Original languageEnglish (US)
Pages (from-to)2498-2509
Number of pages12
JournalJournal of Bacteriology
Volume193
Issue number10
DOIs
StatePublished - May 2011

Fingerprint

Chlamydia
Chlamydia trachomatis
Cytoplasm
Chlamydia Infections
Secretory Pathway
Proteins
Immune Sera
Virulence Factors
Protein Sorting Signals
Escherichia coli
Membranes
Antibodies

ASJC Scopus subject areas

  • Microbiology
  • Molecular Biology

Cite this

Chlamydia trachomatis secretion of an immunodominant hypothetical protein (CT795) into host cell cytoplasm. / Qi, Manli; Lei, Lei; Gong, Siqi; Liu, Quanzhong; DeLisa, Matthew P.; Zhong, Guangming.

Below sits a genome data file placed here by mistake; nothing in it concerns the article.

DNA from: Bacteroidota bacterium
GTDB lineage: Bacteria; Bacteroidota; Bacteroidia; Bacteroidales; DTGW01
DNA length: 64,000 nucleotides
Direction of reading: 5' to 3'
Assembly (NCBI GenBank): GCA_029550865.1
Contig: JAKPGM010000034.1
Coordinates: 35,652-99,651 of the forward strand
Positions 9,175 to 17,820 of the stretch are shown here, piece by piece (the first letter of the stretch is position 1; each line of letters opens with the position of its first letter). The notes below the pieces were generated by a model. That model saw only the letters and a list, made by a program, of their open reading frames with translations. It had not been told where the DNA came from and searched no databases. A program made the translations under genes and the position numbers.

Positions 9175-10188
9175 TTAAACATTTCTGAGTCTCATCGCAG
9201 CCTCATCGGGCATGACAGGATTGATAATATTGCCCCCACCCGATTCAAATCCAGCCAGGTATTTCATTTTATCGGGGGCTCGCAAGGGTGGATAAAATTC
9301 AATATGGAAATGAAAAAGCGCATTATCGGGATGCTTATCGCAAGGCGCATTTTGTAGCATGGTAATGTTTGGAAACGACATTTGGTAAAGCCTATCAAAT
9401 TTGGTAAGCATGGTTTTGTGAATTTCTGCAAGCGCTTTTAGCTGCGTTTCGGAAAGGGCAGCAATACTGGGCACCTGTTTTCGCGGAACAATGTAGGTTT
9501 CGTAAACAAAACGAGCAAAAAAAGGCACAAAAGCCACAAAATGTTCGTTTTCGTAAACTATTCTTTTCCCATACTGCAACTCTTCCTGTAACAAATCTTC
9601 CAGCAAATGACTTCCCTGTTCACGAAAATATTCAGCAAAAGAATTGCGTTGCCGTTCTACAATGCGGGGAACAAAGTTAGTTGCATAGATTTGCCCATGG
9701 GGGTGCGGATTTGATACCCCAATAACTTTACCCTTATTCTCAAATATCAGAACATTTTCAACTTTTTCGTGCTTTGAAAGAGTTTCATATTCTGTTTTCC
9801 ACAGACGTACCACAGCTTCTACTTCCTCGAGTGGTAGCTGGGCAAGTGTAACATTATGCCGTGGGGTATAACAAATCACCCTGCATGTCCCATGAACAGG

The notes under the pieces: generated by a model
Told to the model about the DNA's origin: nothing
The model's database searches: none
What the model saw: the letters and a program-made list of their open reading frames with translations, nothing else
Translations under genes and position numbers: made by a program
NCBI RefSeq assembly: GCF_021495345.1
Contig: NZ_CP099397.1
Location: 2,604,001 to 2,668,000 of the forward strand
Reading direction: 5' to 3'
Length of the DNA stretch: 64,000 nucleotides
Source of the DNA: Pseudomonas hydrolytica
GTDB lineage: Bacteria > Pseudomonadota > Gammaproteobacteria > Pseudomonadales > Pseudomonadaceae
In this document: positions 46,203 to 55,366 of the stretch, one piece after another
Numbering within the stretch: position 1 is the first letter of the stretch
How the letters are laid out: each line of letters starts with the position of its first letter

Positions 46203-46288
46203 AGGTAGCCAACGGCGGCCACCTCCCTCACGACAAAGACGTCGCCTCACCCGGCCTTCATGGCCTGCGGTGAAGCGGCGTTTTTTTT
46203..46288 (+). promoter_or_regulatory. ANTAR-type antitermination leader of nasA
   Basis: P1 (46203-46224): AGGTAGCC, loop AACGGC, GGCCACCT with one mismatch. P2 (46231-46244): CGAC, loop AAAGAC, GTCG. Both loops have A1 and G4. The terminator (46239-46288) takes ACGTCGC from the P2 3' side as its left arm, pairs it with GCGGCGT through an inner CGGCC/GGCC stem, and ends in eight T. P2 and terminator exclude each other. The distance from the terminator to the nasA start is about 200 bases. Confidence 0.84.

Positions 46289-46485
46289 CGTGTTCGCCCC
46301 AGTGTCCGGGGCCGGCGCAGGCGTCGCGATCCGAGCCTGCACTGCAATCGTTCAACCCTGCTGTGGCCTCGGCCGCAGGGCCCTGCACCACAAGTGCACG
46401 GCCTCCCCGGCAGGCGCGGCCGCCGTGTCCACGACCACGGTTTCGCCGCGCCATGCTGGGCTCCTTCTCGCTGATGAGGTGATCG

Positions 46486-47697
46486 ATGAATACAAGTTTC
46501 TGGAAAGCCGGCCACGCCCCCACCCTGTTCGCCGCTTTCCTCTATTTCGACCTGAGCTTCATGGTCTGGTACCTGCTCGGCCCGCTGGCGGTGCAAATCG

In: Journal of Bacteriology, Vol. 193, No. 10, 05.2011, p. 2498-2509.

Research output: Contribution to journalArticle

Qi, Manli ; Lei, Lei ; Gong, Siqi ; Liu, Quanzhong ; DeLisa, Matthew P. ; Zhong, Guangming. / Chlamydia trachomatis secretion of an immunodominant hypothetical protein (CT795) into host cell cytoplasm. In: Journal of Bacteriology. 2011 ; Vol. 193, No. 10. pp. 2498-2509.
@article{b411cc8751ff452fb5696bff02445c71,
title = "Chlamydia trachomatis secretion of an immunodominant hypothetical protein (CT795) into host cell cytoplasm",